>> >> systemd, but it was a really nice _accidental_ feature. However, after
>> >> the cgroup changes made in the systemd 206 release, it became
>> >> impossible to use systemd in such way.
>> >>
>> >> I saw some user complaints, but the systemd developers seemed unmoved.
>> >> Maybe because the original purpose of systemd --user is to start
>> >> per-user systemd instances. There're hacks to make systemd usable
>> >> under a X session. But that's very complicated, and contains many
>> >> pitfalls (User have to set a lot of environmental variables, and this
>> >> makes logind unhappy since the systemd user instance is not in the
>> >> same session as X). Besides, there're reasonable use cases which can't
>> >> be covered by a per-user systemd instance, like periodically starting
>> >> a graphic application.
>> >
>> > Why is that not possible with per-user instances?
>> Yes, it's possible, but it has many pitfalls as I described.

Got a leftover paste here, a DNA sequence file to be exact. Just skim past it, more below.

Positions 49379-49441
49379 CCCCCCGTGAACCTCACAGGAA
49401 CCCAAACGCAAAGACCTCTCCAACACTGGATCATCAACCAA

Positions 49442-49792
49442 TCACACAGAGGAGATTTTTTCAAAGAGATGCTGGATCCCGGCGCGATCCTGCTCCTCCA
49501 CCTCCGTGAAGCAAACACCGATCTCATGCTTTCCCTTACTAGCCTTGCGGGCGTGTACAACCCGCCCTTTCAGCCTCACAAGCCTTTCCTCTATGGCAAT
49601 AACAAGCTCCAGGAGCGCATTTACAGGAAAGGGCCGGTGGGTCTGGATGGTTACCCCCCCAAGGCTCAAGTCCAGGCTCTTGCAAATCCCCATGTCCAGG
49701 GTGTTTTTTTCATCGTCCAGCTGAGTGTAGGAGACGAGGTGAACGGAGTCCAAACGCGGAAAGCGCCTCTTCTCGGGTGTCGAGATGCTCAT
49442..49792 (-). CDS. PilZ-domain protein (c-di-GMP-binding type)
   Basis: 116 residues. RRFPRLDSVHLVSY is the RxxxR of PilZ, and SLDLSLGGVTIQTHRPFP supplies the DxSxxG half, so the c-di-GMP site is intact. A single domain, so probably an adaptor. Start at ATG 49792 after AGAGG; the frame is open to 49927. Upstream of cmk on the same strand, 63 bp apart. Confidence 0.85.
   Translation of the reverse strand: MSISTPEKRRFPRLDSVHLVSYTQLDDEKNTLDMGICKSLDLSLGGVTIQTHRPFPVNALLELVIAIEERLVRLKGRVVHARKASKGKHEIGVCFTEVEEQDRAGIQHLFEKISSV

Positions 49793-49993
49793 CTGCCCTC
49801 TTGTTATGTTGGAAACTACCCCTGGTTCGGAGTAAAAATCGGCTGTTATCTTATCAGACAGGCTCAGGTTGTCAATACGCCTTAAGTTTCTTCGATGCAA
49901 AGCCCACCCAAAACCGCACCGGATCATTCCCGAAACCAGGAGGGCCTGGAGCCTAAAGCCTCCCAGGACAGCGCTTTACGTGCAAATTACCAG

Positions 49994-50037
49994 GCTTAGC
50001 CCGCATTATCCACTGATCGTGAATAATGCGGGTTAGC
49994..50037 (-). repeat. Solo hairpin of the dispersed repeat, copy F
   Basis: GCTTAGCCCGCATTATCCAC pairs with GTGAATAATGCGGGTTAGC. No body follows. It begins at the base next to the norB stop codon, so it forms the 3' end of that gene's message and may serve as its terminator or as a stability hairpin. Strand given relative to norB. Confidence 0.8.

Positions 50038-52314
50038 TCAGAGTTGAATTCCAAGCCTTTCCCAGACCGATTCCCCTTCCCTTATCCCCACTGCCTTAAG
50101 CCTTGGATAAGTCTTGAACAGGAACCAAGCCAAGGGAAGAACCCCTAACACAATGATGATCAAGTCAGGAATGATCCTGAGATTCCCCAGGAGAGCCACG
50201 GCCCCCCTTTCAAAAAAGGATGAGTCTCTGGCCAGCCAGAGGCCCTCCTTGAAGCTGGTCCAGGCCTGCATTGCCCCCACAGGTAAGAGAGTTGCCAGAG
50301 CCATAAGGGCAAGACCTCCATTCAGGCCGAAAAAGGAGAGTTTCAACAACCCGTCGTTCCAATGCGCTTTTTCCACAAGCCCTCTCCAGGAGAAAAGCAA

>> Here I mean if you don't use those hacks, you can't do things like
>> periodically starting a graphic application
>> >
>> >> So, I wrote a very dirty hack for my systemd, and have been using it
>> >> till today. I add a 'User=' property to a session, and have systemd
>> >> chown the cgroup to the given user, so I can start systemd in my
>> >> .xinitrc as I used to. I admit this is probably a very bad hack, and
>> >> I'm not sure if it will still work after the soon coming cgroup
>> >> rework.
>> >>
>> >> That's why I'm writing this mail. I want to point out the reason
>> >> behind use systemd as a session manager, so you will probably
>> >> understand why I want to do this and help me. Since I can't get this
>> >> done by myself with my limited systemd knowledge.
>> >>